a. Raspbian Buster with desktop (the .zip file).
b. Extract the Raspbian image to a folder on your computer.
Install Raspbian to the microSD card.
b. Run Etcher and select the Raspbian image that you extracted in step 1.
c. Select the microSD card drive. Etcher may have already selected the correct drive.
d. Click Flash to install Raspbian to the microSD card.
e. Remove the microSD card from your computer when installation is complete. It's safe to remove the microSD card directly because Etcher automatically ejects or unmounts the microSD card upon completion.
f. Insert the microSD card into Pi.
Enable SSH and I2C
Connect Pi to the monitor, keyboard, and mouse.
Start Pi and then sign into Raspbian by using
pias the user name and
raspberryas the password.
Click the Raspberry icon > Preferences > Raspberry Pi Configuration.
On the Interfaces tab, set I2C and SSH to Enable, and then click OK. If you don't have physical sensors and want to use simulated sensor data, this step is optional.
Connect the sensor to Pi
Use the breadboard and jumper wires to connect an LED and a BME280 to Pi as follows. If you don’t have the sensor, skip this section.
The BME280 sensor can collect temperature and humidity data. The LED blinks when the device sends a message to the cloud.
For sensor pins, use the following wiring:
|Start (Sensor & LED)||End (Board)||Cable Color|
|VDD (Pin 5G)||3.3V PWR (Pin 1)||White cable|
|GND (Pin 7G)||GND (Pin 6)||Brown cable|
|SDI (Pin 10G)||I2C1 SDA (Pin 3)||Red cable|
|SCK (Pin 8G)||I2C1 SCL (Pin 5)||Orange cable|
|LED VDD (Pin 18F)||GPIO 24 (Pin 18)||White cable|
|LED GND (Pin 17F)||GND (Pin 20)||Black cable|
Click to view Raspberry Pi 2 & 3 pin mappings for your reference.
After you've successfully connected BME280 to your Raspberry Pi, it should be like below image.
Connect Pi to the network
Turn on Pi by using the micro USB cable and the power supply. Use the Ethernet cable to connect Pi to your wired network or follow the instructions from the Raspberry Pi Foundation to connect Pi to your wireless network. After your Pi has been successfully connected to the network, you need to take a note of the IP address of your Pi.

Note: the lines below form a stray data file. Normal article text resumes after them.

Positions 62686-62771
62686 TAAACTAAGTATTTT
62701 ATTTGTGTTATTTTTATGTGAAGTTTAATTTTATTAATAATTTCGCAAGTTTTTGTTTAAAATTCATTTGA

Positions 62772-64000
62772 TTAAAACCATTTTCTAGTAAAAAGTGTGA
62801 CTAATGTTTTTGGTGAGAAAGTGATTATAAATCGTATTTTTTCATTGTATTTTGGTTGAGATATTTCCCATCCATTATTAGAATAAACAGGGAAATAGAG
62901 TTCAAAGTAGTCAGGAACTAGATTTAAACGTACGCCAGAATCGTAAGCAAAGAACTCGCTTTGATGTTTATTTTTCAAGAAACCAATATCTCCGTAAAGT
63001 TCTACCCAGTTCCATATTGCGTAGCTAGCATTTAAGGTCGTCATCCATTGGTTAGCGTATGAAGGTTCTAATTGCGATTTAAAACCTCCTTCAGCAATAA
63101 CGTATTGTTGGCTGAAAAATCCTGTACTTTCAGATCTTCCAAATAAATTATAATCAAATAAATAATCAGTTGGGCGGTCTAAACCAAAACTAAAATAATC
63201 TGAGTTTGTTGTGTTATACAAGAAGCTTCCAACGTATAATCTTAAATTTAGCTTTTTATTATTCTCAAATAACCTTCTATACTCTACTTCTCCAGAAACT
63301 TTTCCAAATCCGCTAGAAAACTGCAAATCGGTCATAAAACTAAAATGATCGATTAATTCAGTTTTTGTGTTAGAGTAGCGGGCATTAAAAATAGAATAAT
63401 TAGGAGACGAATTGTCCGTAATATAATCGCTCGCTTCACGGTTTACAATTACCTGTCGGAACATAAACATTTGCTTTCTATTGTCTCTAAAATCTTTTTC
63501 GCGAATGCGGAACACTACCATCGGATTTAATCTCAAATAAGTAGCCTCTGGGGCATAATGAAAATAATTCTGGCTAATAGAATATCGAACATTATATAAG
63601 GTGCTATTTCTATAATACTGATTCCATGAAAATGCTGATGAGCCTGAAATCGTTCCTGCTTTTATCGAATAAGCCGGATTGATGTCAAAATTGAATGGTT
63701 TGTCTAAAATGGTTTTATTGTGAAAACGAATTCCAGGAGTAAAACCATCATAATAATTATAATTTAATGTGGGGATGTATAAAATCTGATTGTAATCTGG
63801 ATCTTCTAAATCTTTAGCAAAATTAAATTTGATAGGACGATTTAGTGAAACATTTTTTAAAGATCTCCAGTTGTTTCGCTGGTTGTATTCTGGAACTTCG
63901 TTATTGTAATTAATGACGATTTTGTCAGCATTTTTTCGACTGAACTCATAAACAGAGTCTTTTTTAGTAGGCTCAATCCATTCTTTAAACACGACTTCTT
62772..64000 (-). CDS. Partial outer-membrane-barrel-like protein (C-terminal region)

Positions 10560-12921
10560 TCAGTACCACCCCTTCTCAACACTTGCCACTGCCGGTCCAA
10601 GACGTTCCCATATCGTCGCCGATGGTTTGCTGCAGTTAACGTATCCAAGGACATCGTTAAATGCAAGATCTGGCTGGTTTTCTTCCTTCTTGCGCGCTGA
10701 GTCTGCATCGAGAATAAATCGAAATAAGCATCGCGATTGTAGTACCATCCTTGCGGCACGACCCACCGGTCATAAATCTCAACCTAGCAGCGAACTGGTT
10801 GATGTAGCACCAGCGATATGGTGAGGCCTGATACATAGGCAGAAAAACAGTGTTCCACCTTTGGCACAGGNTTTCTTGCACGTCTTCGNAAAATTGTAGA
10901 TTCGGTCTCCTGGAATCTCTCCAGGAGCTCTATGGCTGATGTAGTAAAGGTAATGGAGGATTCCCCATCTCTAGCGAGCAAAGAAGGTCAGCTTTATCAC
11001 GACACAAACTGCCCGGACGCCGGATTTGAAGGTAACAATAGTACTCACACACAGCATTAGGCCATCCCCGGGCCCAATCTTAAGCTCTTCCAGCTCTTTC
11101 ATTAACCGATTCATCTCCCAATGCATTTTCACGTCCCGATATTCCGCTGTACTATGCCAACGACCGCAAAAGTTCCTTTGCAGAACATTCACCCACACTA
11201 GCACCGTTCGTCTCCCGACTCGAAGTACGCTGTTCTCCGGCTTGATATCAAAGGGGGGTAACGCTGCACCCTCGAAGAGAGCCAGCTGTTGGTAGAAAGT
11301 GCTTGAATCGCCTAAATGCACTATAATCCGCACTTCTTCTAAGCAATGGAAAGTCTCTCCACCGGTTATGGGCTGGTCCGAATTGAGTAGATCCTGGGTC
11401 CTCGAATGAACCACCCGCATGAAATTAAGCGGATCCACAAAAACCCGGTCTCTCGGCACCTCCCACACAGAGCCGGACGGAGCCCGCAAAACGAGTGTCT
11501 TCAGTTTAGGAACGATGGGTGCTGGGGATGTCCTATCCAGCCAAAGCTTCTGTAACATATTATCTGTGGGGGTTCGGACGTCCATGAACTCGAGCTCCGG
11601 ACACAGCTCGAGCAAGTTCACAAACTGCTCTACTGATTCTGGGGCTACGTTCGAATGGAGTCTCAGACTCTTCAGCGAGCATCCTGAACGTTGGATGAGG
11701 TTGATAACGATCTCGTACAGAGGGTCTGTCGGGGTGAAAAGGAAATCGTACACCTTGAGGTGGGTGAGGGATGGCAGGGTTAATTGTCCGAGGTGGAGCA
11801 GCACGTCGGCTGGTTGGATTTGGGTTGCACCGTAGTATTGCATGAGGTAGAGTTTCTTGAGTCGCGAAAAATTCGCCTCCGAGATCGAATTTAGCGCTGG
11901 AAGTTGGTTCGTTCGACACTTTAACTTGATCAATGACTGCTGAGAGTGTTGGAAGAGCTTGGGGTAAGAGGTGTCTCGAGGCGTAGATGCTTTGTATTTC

Make sure that Pi is connected to the same network as your computer. For example, if your computer is connected to a wireless network while Pi is connected to a wired network, you might not see the IP address in the devdisco output.
Run a sample application on Pi
Clone sample application and install the prerequisite packages
Connect to your Raspberry Pi with one of the following SSH clients from your host computer:
a. Download and install PuTTY for Windows.
b. Copy the IP address of your Pi into the Host name (or IP address) section and select SSH as the connection type.
Mac and Ubuntu Users
Use the built-in SSH client on Ubuntu or macOS. You might need to run
ssh pi@<ip address of pi>to connect Pi via SSH.
The default username is
piand the password is
Install Node.js and NPM to your Pi.
First check your Node.js version.
If the version is lower than 11.x, or if there is no Node.js on your Pi, install the latest version.
curl -sL https://deb.nodesource.com/setup_11.x | sudo -E bash sudo apt-get -y install nodejs
Clone the sample application.
git clone https://github.com/Azure-Samples/iot-hub-node-raspberrypi-client-app
Install all packages for the sample. The installation includes Azure IoT device SDK, BME280 Sensor library, and Wiring Pi library.
cd iot-hub-node-raspberrypi-client-app sudo npm install
It might take several minutes to finish this installation process depending on your network connection.
Configure the sample application
Open the config file by running the following commands:
There are two items in this file you can configure. The first one is
interval, which defines the time interval (in milliseconds) between messages sent to the cloud. The second one is
simulatedData, which is a Boolean value for whether to use simulated sensor data or not.
If you don't have the sensor, set the
trueto make the sample application create and use simulated sensor data.
Save and exit by typing Control-O > Enter > Control-X.
Run the sample application
Run the sample application by running the following command:
sudo node index.js '<YOUR AZURE IOT HUB DEVICE CONNECTION STRING>'
Make sure you copy-paste the device connection string into the single quotes.
You should see the following output that shows the sensor data and the messages that are sent to your IoT hub.
Read the messages received by your hub
One way to monitor messages received by your IoT hub from your device is to use the Azure IoT Tools for Visual Studio Code. To learn more, see Use Azure IoT Tools for Visual Studio Code to send and receive messages between your device and IoT Hub.
For more ways to process data sent by your device, continue on to the next section.
You’ve run a sample application to collect sensor data and send it to your IoT hub.
To continue to get started with Azure IoT Hub and to explore all extended IoT scenarios, see the following: